4. Aimee Bonham says:

    There are a few facebook groups for parents with children who have deletions on the 8th chromosome. My sons deletion is 8p21.3 deletion. One group is chromosome 8p23.1- we are a part of that group even though our deletion is slightly off. There is also a new website chromosome8.org for parents and another general chromosome 8 parent and therapist facebook page. They are great to get to know how other parents are dealing with issues. Hopefully you all already know about these!

  5. Christy says:

    Thank you for that beautifully written article! I just found out 3 days ago that my 5 year old daughter has a 8p23.2-23.3 deletion. I knew something wasn’t quite right with her shortly after birth, and after lots of questions and research I got a developmental pediatrician to order a genetic test. It frustrates me a bit to think that if one of the MANY doctors and specialists we have seen would have ordered a genetic test years ago, we would have known a lot sooner! It would have saved us lots of time and money too, but I am happy that we are here now. Your message rings true that we as parents are our children’s biggest advocates and we need to keep asking questions! Now we are looking for other families who have children with chromosome 8 deletions for support, insight, and advice!

  6. Danielles mom :-) says:

    My daughter is 15 years old and she has 8p chromosomal deletion. She has gone much farther than I thought she would. Very social. They have programs out there for children like her. She does so much in the Special Olympics. It’s for kids like her. She does softball, bowling, swim, track. She may not be the best at these things but her heart is in it. Being with other children like her makes her feel like she does very well. She just started dance. I recently discovered. There are incredibly amazing people out there who give their time to these kids to take the time to allow these children the opportunity to be in dance. When she was young I discovered the beat way to reach her was thru music. Yes. She has no coordination, no balance, very little muscle strength. She still goes out there and lives to the fullest. Yes she will be with me for the rest of her life. As her mother. I wouldn’t have it any other way. These kids do have a disorder. Check around there is so, so very much out there for them now!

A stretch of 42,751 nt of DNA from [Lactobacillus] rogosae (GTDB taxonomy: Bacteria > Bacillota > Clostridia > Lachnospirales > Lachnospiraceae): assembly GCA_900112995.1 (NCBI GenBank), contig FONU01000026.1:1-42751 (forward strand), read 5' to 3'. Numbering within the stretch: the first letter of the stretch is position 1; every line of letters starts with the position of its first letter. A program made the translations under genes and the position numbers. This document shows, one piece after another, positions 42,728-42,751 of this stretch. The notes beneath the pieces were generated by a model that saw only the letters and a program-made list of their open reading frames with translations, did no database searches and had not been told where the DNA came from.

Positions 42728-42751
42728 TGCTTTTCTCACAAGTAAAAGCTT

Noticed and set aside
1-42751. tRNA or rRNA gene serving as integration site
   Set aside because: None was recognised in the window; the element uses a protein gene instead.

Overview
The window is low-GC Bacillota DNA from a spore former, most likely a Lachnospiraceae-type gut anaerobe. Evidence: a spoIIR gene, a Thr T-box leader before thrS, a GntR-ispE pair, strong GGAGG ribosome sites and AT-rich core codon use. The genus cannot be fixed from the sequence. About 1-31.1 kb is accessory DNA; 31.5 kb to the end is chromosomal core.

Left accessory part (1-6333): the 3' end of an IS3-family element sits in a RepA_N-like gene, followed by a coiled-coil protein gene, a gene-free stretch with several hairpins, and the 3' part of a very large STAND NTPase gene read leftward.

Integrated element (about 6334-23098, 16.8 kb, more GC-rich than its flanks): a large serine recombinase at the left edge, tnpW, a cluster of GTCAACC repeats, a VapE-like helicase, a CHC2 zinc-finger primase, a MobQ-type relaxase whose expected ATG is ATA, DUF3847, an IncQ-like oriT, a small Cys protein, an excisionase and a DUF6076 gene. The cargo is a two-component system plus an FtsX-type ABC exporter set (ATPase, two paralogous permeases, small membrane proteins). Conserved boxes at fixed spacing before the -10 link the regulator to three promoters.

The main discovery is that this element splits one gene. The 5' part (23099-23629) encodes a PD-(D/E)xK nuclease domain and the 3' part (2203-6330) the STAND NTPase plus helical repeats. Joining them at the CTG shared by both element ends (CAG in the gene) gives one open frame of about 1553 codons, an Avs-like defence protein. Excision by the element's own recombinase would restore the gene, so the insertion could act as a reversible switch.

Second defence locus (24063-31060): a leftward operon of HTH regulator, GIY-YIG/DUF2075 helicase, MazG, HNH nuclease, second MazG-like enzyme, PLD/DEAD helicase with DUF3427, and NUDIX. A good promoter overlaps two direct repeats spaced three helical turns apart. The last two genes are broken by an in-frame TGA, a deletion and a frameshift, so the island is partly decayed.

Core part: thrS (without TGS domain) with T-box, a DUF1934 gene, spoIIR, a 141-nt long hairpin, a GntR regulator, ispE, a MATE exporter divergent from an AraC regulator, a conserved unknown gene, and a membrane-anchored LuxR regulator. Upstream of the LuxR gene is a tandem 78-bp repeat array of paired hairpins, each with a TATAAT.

7. Holly says:

    I know im not a parent but after having different issues over the years and my mum taking me to drs over the years but them telling her. That ill be ok and get by. I have been dianoised with a small deletion of Chromasome 8 at 34 years of age.

  8. Jeni says:

    Christy, i just found out that both of my boys have that same deletion, but they also have a partial trisomy 20p. I would love to know of any information you have found. My boys will soon turn 5 and 3. We’ve been doing early intervention and different therapies for years, but the whole genetics world is new to me. 🙂

  9. Stressed mum says:

    Hey there, I just got some news today that my son has a deletion of 88p 23.3 and a duplicate 12g21.33-22. The paediatrician couldn’t tell me anything else.. His father and I now need to go for genetic testing.. He’s 8 with Autism and a few other health issues. But if anyone knows anything about these could you let me know. I can’t find anything online.

  10. Stressed mum says:

    It’s just 8p23.3and 12q21.33-22 sorry iPads lol

  11. Lyn Boshier says:

    Hi my daughter Michelle is 26 and has deletion of the shortarm of chromasome 8.We have had many trials to go through ie heart surgery learning difficulties etc but even though her life is limited as in not living independently she leads a full life .I thought I would write this to all of you mums with young children wondering what the future will bring .Good luck on your journey with your children